< .comment-link {margin-left:.6em;}

Massachusetts Liberal

Observations on politics, the media and life in Massachusetts and beyond from the left side of the road.

Saturday, December 30, 2006

Show me the money...

... or the special interest treatment. Or at the very least, the source of the aspersions.

The Globe and Herald both offer a short list of contributors to the Patrick inaugural (you need to go to Blue Mass. Group for full list).

The Herald, as is its modus operandi, shares the view of Brian Dodge, the chap with the task of directing a state Republican Party that doesn't have enough elected representatives to fill out a professional football squad. Dodge offers the usual low-key response:
"This list represents nearly 150 businesses and special interests that stand to directly benefit from decisions made by Governor-elect Patrick,"said state GOP chairman Brian Dodge. "This is blatant influence peddling. Who knew 'checking back in' would be so expensive."
While Mr. Dodge should switch to decaf, the Herald at least has a named attacker. The Globe violates one of the cardinal rules of political journalism by letting an anonymous source do the attacking.
One insurance industry insider said the four insurers were clearly trying to get into Patrick's good graces.

"There's no question," said the insider, who has an interest in the outcome and would speak only on on condition of anonymity . "We're all interested to see what new governor does."

Well duh. Insurance companies, lawyers, labor unions and other special interest (often referred to by another name, employers) are among the list of virtually every Massachusetts citizen who wants to see what Deval Patrick does. And as of this moment the answer is: nada. Even Dodge recognizes Patrick hasn't taken the oath yet -- even if he believes Patrick must have some magic decision-making powers.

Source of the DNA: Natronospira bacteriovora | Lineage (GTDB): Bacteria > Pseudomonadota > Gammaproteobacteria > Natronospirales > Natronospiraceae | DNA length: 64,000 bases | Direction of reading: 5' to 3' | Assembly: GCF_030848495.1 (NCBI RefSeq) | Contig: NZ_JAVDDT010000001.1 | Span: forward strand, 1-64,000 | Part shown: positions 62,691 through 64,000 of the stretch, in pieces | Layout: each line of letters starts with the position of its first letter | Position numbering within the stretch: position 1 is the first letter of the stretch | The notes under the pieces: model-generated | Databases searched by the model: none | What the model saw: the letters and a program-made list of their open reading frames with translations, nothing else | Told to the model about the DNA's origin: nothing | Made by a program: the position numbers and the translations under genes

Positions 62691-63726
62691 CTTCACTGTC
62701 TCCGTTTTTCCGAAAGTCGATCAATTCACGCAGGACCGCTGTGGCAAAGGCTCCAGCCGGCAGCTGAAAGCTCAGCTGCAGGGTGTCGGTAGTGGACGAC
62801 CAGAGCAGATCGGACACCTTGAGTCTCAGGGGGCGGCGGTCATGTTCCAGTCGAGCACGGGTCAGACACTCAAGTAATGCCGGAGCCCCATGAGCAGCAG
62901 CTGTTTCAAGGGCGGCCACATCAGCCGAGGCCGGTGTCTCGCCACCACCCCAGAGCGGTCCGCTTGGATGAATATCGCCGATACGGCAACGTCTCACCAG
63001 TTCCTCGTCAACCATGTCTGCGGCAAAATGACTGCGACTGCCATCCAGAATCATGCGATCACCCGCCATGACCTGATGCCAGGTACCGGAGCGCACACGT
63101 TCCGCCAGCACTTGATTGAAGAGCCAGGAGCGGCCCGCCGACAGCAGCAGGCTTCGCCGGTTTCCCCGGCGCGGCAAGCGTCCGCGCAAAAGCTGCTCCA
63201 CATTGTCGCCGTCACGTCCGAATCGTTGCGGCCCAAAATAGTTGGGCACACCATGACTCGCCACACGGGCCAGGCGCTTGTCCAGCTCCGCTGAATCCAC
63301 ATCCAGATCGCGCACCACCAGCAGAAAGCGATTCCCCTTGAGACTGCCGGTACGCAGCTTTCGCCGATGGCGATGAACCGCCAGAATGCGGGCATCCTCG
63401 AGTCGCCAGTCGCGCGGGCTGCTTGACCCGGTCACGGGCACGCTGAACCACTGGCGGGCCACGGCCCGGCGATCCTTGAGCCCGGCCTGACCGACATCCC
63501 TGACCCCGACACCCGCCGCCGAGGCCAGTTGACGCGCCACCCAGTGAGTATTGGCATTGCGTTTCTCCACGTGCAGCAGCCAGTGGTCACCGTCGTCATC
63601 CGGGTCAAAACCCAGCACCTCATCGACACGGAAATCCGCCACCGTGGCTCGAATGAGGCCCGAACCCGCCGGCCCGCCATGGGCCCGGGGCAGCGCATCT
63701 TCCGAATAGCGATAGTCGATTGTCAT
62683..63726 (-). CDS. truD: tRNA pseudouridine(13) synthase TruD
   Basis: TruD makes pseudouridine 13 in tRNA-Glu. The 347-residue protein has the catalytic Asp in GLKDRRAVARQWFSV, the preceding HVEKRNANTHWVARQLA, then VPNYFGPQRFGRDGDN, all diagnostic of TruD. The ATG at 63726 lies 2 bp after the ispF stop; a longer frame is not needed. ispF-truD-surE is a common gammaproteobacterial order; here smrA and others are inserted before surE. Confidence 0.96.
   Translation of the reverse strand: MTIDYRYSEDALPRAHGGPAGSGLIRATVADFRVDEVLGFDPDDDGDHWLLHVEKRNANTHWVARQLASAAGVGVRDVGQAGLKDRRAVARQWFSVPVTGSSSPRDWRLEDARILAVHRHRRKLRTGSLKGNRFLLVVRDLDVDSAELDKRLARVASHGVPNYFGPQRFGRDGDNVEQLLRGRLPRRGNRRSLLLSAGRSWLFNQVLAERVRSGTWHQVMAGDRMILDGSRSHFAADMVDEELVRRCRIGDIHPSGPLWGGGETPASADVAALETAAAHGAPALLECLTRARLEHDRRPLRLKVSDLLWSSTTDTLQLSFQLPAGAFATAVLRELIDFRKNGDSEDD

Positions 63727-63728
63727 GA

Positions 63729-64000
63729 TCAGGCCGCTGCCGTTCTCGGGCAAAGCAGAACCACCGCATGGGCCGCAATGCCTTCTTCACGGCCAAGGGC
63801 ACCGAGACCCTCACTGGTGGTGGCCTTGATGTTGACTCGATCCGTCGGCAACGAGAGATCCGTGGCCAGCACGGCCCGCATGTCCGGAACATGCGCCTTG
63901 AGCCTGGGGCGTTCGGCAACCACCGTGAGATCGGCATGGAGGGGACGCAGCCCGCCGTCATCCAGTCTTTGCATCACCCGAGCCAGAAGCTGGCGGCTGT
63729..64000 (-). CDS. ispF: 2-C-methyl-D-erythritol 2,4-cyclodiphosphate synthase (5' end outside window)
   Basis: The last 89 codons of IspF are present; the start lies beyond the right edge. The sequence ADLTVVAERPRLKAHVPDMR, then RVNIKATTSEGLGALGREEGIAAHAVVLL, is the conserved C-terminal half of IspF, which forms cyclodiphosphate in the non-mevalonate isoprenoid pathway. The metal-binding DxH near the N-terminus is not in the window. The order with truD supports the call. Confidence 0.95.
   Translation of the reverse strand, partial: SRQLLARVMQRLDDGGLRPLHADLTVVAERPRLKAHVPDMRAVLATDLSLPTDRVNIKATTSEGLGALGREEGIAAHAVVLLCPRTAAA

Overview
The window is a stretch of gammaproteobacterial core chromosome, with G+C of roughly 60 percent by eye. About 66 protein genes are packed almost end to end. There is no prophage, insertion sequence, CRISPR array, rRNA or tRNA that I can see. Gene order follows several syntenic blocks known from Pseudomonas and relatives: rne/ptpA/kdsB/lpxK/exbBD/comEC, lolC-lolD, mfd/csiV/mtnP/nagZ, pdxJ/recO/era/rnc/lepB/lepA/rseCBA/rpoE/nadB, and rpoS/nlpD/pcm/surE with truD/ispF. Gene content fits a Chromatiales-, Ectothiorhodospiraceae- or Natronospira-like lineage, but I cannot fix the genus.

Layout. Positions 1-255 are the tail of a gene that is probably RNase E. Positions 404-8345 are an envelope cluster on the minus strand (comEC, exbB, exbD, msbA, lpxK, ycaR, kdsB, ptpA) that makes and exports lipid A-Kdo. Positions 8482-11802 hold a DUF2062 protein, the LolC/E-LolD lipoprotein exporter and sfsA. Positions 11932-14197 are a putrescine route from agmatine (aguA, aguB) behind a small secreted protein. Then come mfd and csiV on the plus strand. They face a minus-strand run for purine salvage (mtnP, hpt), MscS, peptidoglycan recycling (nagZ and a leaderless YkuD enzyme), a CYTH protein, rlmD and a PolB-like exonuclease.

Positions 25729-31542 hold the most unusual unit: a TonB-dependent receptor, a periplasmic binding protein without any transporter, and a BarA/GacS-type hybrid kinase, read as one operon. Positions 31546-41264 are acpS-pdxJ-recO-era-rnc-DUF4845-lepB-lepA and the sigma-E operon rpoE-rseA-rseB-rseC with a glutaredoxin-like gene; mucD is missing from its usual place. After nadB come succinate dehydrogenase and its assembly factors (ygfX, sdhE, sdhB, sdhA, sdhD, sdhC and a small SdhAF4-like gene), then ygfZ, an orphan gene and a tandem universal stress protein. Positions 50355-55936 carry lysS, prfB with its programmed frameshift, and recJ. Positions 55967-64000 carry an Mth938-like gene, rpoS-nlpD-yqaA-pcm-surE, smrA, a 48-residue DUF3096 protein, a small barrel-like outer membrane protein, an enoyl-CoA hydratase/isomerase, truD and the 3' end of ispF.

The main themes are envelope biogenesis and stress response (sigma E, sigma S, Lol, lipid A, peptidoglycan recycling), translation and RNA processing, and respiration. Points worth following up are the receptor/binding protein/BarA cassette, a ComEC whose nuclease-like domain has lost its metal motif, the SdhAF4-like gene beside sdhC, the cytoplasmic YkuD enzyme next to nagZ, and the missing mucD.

Watchdog journalism calls for reporters to keep an eye out for things that are not right. But (at least in the olden days) that requires something called evidence.

Right now, you have a quid without the pro quo. Show me the favor that has been received and I will be among the first to scream loud and long. But today's stories represent attack dog journalism. That's something the Herald has long practiced (if only with limited targets). But Globe editors should consider switching to decaf too until they have the goods on something bad.


Blogger Margeware said...

Good for you. One of the reasons that good people are reluctant to get into public service is this kind of "we'll make our judgments first and find some pseudo-facts to back it up later" carping which passes for journalism these days.

January 01, 2007 9:32 AM  

Post a Comment

Links to this post:

Create a Link

<< Home